Iraqi forces have provided extra security to Christian churches since the assault on Our Lady of Salvation cathedral, the bloodiest against Iraq's Christian minority since the 2003 U.S.-led invasion that toppled Saddam Hussein.

Iraq's Christians once numbered about 1.5 million but are now believed to have fallen to less than 850,000 out of a population of 30 million.

Hundreds of Christian families have fled to Iraq's northern Kurdish region or to nearby countries since the October cathedral attack, the United Nations has reported.

Violence has fallen sharply in recent years but Iraq is still plagued by insurgents who carry out hundreds of bombings and other attacks each month.

An Interior Ministry source said six officers from the Interior and Defense ministries, and nine civilian government officials, have been killed in the last week by gunmen using silenced weapons.

Seven security and 12 civilian officials were wounded in the attacks.

(Reporting by Baghdad newsroom; Writing by Jim Loney; Editing by Sophie Hares)

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Assyria \ã-'sir-é-ä\ n (1998)   1:  an ancient empire of Ashur   2:  a democratic state in Bet-Nahren, Assyria (northern Iraq, northwestern Iran, southeastern Turkey and eastern Syria.)   3:  a democratic state that fosters the social and political rights to all of its inhabitants irrespective of their religion, race, or gender   4:  a democratic state that believes in the freedom of religion, conscience, language, education and culture in faithfulness to the principles of the United Nations Charter — Atour synonym

Ethnicity, Religion, Language
» Israeli, Jewish, Hebrew
» Assyrian, Christian, Aramaic
» Saudi Arabian, Muslim, Arabic
Assyrian \ã-'sir-é-an\ adj or n (1998)   1:  descendants of the ancient empire of Ashur   2:  the Assyrians, although representing but one single nation as the direct heirs of the ancient Assyrian Empire, are now doctrinally divided, inter sese, into five principle ecclesiastically designated religious sects with their corresponding hierarchies and distinct church governments, namely, Church of the East, Chaldean, Maronite, Syriac Orthodox and Syriac Catholic.  These formal divisions had their origin in the 5th century of the Christian Era.  No one can coherently understand the Assyrians as a whole until he can distinguish that which is religion or church from that which is nation -- a matter which is particularly difficult for the people from the western world to understand; for in the East, by force of circumstances beyond their control, religion has been made, from time immemorial, virtually into a criterion of nationality.   3:  the Assyrians have been referred to as Aramaean, Aramaye, Ashuraya, Ashureen, Ashuri, Ashuroyo, Assyrio-Chaldean, Aturaya, Chaldean, Chaldo, ChaldoAssyrian, ChaldoAssyrio, Jacobite, Kaldany, Kaldu, Kasdu, Malabar, Maronite, Maronaya, Nestorian, Nestornaye, Oromoye, Suraya, Syriac, Syrian, Syriani, Suryoye, Suryoyo and Telkeffee. — Assyrianism verb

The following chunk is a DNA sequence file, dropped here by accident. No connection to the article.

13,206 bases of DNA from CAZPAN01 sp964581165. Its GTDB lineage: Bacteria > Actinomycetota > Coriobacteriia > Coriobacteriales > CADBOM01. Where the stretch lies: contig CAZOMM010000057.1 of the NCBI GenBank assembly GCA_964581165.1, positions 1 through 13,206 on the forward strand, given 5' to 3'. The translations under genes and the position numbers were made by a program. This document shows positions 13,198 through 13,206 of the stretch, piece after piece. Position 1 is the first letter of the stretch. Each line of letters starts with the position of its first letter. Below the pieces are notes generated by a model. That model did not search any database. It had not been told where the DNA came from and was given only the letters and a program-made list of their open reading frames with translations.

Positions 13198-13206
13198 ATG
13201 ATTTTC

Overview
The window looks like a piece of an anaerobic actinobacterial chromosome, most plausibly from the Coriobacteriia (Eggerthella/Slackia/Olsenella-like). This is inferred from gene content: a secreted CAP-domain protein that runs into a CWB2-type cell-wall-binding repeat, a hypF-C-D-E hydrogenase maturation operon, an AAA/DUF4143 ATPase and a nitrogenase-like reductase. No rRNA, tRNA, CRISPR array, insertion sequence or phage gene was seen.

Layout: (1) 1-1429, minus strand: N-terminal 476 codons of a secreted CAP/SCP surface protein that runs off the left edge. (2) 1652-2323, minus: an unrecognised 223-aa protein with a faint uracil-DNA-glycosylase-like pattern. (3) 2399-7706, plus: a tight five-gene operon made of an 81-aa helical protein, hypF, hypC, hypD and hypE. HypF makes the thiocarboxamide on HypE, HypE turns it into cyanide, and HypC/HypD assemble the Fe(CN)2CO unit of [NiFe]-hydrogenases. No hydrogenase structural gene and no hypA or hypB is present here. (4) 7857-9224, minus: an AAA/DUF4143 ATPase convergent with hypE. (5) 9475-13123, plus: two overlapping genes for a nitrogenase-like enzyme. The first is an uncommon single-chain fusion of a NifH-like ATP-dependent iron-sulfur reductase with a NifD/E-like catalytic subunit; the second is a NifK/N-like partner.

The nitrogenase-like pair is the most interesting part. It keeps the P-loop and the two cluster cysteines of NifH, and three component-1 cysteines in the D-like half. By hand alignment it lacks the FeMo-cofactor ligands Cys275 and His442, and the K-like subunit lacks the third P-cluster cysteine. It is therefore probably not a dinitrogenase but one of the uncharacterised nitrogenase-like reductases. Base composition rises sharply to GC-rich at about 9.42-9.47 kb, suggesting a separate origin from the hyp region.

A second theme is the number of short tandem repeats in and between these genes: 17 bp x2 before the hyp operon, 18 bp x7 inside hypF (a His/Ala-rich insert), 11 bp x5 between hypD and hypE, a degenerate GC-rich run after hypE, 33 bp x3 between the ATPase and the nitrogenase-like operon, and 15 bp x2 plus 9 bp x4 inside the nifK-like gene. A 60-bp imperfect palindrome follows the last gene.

Aramaic \ar-é-'máik\ n (1998)   1:  a Semitic language which became the lingua franca of the Middle East during the ancient Assyrian empire.   2:  has been referred to as Neo-Aramaic, Neo-Syriac, Classical Syriac, Syriac, Suryoyo, Swadaya and Turoyo.